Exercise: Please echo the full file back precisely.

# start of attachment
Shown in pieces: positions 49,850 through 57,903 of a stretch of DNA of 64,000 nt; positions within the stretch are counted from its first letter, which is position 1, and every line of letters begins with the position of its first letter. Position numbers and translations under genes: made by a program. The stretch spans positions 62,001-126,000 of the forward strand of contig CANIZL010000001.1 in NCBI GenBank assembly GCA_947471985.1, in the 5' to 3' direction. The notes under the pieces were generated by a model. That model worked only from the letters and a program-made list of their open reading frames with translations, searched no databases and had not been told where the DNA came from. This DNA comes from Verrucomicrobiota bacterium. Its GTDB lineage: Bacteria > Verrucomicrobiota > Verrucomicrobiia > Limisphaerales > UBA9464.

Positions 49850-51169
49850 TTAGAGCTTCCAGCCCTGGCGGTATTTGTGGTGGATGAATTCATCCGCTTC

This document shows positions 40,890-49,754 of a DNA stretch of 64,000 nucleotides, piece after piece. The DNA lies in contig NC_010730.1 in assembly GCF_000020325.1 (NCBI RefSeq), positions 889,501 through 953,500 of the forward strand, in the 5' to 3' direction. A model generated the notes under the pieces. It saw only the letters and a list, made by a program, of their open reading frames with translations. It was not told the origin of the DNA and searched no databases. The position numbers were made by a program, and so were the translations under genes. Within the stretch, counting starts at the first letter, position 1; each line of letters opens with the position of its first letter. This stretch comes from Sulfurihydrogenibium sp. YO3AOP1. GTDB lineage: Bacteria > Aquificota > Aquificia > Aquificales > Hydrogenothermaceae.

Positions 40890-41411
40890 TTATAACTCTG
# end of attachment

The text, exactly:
Shown in pieces: positions 49,850 through 57,903 of a stretch of DNA of 64,000 nt; positions within the stretch are counted from its first letter, which is position 1, and every line of letters begins with the position of its first letter. Position numbers and translations under genes: made by a program. The stretch spans positions 62,001-126,000 of the forward strand of contig CANIZL010000001.1 in NCBI GenBank assembly GCA_947471985.1, in the 5' to 3' direction. The notes under the pieces were generated by a model. That model worked only from the letters and a program-made list of their open reading frames with translations, searched no databases and had not been told where the DNA came from. This DNA comes from Verrucomicrobiota bacterium. Its GTDB lineage: Bacteria > Verrucomicrobiota > Verrucomicrobiia > Limisphaerales > UBA9464.

Positions 49850-51169
49850 TTAGAGCTTCCAGCCCTGGCGGTATTTGTGGTGGATGAATTCATCCGCTTC

This document shows positions 40,890-49,754 of a DNA stretch of 64,000 nucleotides, piece after piece. The DNA lies in contig NC_010730.1 in assembly GCF_000020325.1 (NCBI RefSeq), positions 889,501 through 953,500 of the forward strand, in the 5' to 3' direction. A model generated the notes under the pieces. It saw only the letters and a list, made by a program, of their open reading frames with translations. It was not told the origin of the DNA and searched no databases. The position numbers were made by a program, and so were the translations under genes. Within the stretch, counting starts at the first letter, position 1; each line of letters opens with the position of its first letter. This stretch comes from Sulfurihydrogenibium sp. YO3AOP1. GTDB lineage: Bacteria > Aquificota > Aquificia > Aquificales > Hydrogenothermaceae.

Positions 40890-41411
40890 TTATAACTCTG